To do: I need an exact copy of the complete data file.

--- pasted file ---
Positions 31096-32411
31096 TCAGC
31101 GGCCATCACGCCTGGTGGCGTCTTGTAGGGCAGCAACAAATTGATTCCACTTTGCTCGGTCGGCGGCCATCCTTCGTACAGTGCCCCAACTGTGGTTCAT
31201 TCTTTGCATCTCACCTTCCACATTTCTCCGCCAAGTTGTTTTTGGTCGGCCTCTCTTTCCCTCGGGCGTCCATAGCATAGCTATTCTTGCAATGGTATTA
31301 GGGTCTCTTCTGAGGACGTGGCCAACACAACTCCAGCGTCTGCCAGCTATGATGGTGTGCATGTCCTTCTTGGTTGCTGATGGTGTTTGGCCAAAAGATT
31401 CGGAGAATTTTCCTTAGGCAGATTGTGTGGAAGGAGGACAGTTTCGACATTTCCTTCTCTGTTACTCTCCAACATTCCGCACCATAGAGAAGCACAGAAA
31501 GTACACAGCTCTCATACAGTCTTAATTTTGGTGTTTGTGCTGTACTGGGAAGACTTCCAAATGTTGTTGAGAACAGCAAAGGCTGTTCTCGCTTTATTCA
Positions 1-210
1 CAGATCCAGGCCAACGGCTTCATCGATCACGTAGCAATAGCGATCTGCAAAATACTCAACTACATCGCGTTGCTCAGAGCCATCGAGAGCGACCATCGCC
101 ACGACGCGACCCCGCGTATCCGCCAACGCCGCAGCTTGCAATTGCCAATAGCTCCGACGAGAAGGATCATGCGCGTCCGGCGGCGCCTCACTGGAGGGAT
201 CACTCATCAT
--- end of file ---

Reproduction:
Positions 31096-32411
31096 TCAGC
31101 GGCCATCACGCCTGGTGGCGTCTTGTAGGGCAGCAACAAATTGATTCCACTTTGCTCGGTCGGCGGCCATCCTTCGTACAGTGCCCCAACTGTGGTTCAT
31201 TCTTTGCATCTCACCTTCCACATTTCTCCGCCAAGTTGTTTTTGGTCGGCCTCTCTTTCCCTCGGGCGTCCATAGCATAGCTATTCTTGCAATGGTATTA
31301 GGGTCTCTTCTGAGGACGTGGCCAACACAACTCCAGCGTCTGCCAGCTATGATGGTGTGCATGTCCTTCTTGGTTGCTGATGGTGTTTGGCCAAAAGATT
31401 CGGAGAATTTTCCTTAGGCAGATTGTGTGGAAGGAGGACAGTTTCGACATTTCCTTCTCTGTTACTCTCCAACATTCCGCACCATAGAGAAGCACAGAAA
31501 GTACACAGCTCTCATACAGTCTTAATTTTGGTGTTTGTGCTGTACTGGGAAGACTTCCAAATGTTGTTGAGAACAGCAAAGGCTGTTCTCGCTTTATTCA
Positions 1-210
1 CAGATCCAGGCCAACGGCTTCATCGATCACGTAGCAATAGCGATCTGCAAAATACTCAACTACATCGCGTTGCTCAGAGCCATCGAGAGCGACCATCGCC
101 ACGACGCGACCCCGCGTATCCGCCAACGCCGCAGCTTGCAATTGCCAATAGCTCCGACGAGAAGGATCATGCGCGTCCGGCGGCGCCTCACTGGAGGGAT
201 CACTCATCAT